Dudley Giberson & Carolyn Rordam
Dudley and Carolyn have been working together since 1994 to solve the many mysteries of ancient glass technology. These include the manufacture of ancient Mesopotamian and Egyptian glass beads and core vessels using the kind of indigenous vertical heating furnace dating from 1500 B.C. Their recent work, which is featured in this exhibit, involves the replication of Roman cast murrini glass bowls. All of this work grew out of Dudley's long-time interest in ancient glass and involved intensive research, discussion with archaeologists, museum curators, and other glassblowers and scholars. Much of this is described in his book A Glassblower's Companion (1998).
Dudley is a self-taught glass artist, designer, inventor, and writer. Within a year of receiving a BFA in Sculpture from the Rhode Island School of Design in 1967, he established the Joppa Glassworks in Warner, NH. From 1968 to 1978 he produced blown glass objects and from 1976 to 1998 a line of glass bead jewelry made with various ancient glassmaking techniques. The Giberson Ceramic Burner, which he patented in 1968 and which he manufactures and distributes, is standard equipment in approximately 75% of the small glass shops in the United States. His glass can be found in the Corning Museum of Glass, the Currier Gallery of Art, and the League of N. H. Craftsmen. He teaches and presents glass workshops on a regular basis and has written extensively about various aspects of ancient glass and glass making techniques.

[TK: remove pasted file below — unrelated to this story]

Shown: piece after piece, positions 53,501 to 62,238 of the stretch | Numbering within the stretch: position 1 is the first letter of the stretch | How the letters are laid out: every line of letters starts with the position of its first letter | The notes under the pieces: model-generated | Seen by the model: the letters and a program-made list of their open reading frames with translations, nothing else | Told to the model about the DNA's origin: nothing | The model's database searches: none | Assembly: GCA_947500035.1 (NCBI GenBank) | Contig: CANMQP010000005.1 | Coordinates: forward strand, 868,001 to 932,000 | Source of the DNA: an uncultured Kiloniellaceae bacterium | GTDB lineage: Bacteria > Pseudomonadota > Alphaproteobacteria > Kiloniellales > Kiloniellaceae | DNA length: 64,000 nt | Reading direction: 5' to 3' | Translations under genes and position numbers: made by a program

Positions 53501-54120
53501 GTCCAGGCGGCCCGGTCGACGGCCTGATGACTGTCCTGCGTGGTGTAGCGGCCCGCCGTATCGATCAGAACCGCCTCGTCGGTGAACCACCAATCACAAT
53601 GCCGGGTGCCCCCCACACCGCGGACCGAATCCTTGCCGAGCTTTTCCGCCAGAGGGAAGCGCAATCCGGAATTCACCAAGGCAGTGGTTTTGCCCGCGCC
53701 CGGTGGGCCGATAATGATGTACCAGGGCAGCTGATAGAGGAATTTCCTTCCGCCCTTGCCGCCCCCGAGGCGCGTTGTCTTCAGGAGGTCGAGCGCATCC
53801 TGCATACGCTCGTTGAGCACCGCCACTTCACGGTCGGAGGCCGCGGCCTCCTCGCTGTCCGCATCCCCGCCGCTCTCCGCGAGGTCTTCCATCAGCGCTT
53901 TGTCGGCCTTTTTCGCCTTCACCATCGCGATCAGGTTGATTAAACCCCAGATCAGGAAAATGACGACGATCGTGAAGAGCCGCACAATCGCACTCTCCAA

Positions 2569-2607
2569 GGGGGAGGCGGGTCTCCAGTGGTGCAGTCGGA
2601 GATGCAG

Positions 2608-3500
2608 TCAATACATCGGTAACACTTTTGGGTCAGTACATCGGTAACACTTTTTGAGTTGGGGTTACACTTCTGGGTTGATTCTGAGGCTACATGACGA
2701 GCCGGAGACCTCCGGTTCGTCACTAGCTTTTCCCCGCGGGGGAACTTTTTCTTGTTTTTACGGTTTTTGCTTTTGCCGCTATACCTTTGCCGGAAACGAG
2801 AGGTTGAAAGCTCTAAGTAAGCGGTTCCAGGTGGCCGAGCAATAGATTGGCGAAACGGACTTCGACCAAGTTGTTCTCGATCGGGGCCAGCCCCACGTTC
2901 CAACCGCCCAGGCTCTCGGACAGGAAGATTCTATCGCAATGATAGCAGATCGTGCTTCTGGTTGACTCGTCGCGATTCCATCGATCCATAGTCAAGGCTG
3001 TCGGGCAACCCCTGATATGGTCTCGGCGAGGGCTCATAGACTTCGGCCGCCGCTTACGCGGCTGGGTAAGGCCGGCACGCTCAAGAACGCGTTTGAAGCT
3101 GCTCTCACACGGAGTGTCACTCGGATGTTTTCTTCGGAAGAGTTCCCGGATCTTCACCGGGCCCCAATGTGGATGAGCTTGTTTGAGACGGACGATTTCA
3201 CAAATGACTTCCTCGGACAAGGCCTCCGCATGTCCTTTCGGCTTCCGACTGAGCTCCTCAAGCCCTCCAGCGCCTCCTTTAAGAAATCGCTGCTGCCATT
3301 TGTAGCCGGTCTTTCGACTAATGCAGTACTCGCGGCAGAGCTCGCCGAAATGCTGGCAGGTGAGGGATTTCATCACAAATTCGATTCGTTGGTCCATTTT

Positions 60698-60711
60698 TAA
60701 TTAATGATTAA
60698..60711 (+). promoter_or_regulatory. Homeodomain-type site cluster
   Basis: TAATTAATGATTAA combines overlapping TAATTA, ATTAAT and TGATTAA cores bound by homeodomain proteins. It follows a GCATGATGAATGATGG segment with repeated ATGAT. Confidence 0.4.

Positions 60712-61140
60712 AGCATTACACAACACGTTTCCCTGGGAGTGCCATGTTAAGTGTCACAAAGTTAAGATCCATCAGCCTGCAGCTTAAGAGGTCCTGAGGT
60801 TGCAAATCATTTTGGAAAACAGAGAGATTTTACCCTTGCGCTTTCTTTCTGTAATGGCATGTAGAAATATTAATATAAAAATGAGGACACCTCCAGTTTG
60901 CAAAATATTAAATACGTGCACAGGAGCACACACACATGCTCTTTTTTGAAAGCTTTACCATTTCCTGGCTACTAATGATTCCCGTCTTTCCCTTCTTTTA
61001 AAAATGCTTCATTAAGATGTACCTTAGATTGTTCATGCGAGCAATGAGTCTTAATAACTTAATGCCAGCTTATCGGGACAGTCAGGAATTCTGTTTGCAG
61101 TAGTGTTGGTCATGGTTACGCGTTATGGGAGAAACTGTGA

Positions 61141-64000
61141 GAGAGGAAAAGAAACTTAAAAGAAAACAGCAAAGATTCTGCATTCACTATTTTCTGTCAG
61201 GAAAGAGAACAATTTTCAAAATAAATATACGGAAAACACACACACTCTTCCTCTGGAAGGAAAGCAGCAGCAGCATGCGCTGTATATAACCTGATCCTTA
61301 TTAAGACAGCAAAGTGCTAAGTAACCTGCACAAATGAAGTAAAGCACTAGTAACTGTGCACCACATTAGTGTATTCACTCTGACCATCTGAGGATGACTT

In 1993 Carolyn Rordam joined Dudley as a shop assistant, designer, and bead maker to carry out the production of glass beads and the design of finished jewelry products. She received a BFA in Art Education in 1991, and before and after studied glass at the Penland School of Crafts in North Carolina. Since 1998 she has been shop technician and partner at Joppa Glassworks where her skill in using the ancient glass bead furnace have enabled her to become an expert in ancient glass technology and to develop probable and practical solutions to ancient glass problems.